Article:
His skepticism is due to increased battery degradation caused by the rising amount of vehicle charging and discharging. If this technology does in fact lead to reduced battery performance, EV owners will be less likely to participate, regardless of any incentives provided by their utility company. They will not want to risk hurting the most essential component of their vehicle.

 

The actual impact of this technology also isn’t certain. A study proposes not only does V2G not degrade EV battery life, it might actually extend it. Clearly more research has to be conducted before V2G can be scaled, but this will take time and microgrid construction.

The role of EVs on a microgrid before V2G

Utility companies can find value in managing EV charging load. Preventing distribution infrastructure degradation or aligning EV load with renewables applies even more significantly to microgrids.

 

The first thing for utility companies to consider is the total amount of power and electricity an EV requires. In a report published by the Smart Electric Power Alliance (SEPA), it was stated that a long-range battery electric vehicle (BEV) with an approximate range of 300 miles would consume on average 4,350 kWh annually. This type of EV can also draw ~17 kW of power, which is more than triple your average 1.5 ton central air conditioner.

 

Given enough EVs, this could account for a significant portion of a microgrid’s generation capabilities, however this concern is secondary to the threat to the distribution infrastructure. In order to avoid dangerous coincident peaks and to maximize the potential benefits, EV charging load needs to be managed.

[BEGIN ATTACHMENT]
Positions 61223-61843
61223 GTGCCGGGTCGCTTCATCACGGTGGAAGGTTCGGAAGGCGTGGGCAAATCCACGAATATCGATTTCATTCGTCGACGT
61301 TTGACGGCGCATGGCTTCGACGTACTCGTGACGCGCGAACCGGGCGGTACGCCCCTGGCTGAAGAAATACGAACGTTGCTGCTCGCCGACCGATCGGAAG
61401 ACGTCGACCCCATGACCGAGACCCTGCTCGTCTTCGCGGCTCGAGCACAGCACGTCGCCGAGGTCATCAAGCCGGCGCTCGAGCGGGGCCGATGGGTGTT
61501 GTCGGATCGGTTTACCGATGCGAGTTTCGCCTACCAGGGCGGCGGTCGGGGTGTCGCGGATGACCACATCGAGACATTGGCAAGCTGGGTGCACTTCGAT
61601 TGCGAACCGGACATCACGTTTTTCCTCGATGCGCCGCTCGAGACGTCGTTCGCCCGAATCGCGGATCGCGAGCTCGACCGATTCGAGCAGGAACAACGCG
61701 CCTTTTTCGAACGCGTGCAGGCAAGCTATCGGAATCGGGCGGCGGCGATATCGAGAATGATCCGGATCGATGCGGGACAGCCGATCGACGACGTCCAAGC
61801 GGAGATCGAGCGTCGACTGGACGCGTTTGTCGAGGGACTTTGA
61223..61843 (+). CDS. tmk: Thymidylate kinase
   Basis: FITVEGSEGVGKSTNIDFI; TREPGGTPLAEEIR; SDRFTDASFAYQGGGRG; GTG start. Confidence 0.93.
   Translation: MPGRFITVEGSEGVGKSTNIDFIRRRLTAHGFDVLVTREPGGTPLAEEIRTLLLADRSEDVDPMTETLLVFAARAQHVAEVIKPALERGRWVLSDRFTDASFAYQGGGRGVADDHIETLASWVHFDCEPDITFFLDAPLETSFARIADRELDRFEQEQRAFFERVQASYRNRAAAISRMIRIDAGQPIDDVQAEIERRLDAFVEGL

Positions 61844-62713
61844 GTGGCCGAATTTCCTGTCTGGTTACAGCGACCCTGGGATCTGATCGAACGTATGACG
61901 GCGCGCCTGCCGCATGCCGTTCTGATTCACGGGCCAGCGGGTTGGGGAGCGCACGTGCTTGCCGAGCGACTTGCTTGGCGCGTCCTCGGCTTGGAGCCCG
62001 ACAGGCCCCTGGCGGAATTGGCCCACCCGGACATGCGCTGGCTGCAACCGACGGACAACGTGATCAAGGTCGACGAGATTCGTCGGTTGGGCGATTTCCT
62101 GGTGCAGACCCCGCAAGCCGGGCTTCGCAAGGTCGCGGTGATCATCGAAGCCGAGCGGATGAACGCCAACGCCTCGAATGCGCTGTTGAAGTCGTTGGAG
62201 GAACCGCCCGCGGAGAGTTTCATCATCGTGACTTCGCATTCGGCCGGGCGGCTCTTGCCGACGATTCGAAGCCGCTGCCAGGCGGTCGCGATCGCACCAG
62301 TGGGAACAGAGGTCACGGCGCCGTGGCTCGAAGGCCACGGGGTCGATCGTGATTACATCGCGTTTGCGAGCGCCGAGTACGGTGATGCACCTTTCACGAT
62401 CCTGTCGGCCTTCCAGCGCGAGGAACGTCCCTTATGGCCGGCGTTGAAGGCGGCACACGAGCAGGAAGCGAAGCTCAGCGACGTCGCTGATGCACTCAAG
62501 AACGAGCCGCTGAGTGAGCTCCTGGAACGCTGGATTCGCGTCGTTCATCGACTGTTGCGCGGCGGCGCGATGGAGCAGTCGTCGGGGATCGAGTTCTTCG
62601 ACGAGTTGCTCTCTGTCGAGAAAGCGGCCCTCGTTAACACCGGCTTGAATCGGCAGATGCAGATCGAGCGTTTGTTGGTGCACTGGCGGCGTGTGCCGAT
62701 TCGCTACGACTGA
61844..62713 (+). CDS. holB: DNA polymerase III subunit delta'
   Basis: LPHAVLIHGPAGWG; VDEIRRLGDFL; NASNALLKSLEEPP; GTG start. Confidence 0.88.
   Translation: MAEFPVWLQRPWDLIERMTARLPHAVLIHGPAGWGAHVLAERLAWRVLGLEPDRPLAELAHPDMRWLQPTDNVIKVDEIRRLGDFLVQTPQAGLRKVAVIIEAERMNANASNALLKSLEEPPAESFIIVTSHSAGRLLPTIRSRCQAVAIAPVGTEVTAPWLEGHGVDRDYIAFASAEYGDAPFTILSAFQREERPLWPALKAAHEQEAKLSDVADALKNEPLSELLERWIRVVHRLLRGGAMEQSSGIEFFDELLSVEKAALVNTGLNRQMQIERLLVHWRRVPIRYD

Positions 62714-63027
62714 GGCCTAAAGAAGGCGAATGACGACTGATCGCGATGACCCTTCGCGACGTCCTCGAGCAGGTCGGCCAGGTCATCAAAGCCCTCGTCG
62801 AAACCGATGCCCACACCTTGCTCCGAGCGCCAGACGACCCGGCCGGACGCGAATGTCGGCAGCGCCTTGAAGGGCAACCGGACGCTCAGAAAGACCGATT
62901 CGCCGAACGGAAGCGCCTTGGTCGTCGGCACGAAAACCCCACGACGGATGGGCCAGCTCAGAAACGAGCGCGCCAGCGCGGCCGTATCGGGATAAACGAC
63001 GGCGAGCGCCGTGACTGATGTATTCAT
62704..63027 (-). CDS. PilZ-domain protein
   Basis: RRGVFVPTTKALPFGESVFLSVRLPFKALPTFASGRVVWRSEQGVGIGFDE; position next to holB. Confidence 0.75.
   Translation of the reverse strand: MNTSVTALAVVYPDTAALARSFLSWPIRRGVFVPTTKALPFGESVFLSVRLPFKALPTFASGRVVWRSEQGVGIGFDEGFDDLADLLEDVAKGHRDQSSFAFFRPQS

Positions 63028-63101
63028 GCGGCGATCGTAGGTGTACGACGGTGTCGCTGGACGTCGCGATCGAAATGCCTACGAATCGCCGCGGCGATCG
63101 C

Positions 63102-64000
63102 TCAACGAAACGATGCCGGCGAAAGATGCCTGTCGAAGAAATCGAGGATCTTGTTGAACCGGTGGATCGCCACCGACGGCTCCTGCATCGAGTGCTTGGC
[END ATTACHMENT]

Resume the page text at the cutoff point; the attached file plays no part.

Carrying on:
This can be accomplished using customer controlled programs like SmartCharge Rewards, which incentivizes participants to charge during specific time periods. Eventually, charging could be managed using solutions that enable utility companies to curtail EV charging automatically with set energy thresholds or manually curtail the load during a demand response event.

V1G comes before V2G

The EV ecosystem is rapidly evolving and new solutions are being developed regularly. While solutions like V2G might be essential for the future, increased EV adoption is making it critical for utility companies to start investing in solutions sooner. There is no defined timeline as to when microgrids or vehicle-to-grid could fully enter the market, so it is important to realize that the two are not dependent on each other.

 

Managed charging can be incorporated into load management solutions today. Eventually, it can be rolled out to microgrids, and lastly it can be combined with V2G. This process is also referred to as smart charging or V1G, so by definition it should be addressed first.

 

Learn how to profile and manage EV charging load with solutions for electric utilities by Geotab Energy.


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Geotab's blog posts are intended to provide information and encourage discussion on topics of interest to the telematics community at large. Geotab is not providing technical, professional or legal advice through these blog posts. While every effort has been made to ensure the information in this blog post is timely and accurate, errors and omissions may occur, and the information presented here may become out-of-date with the passage of time.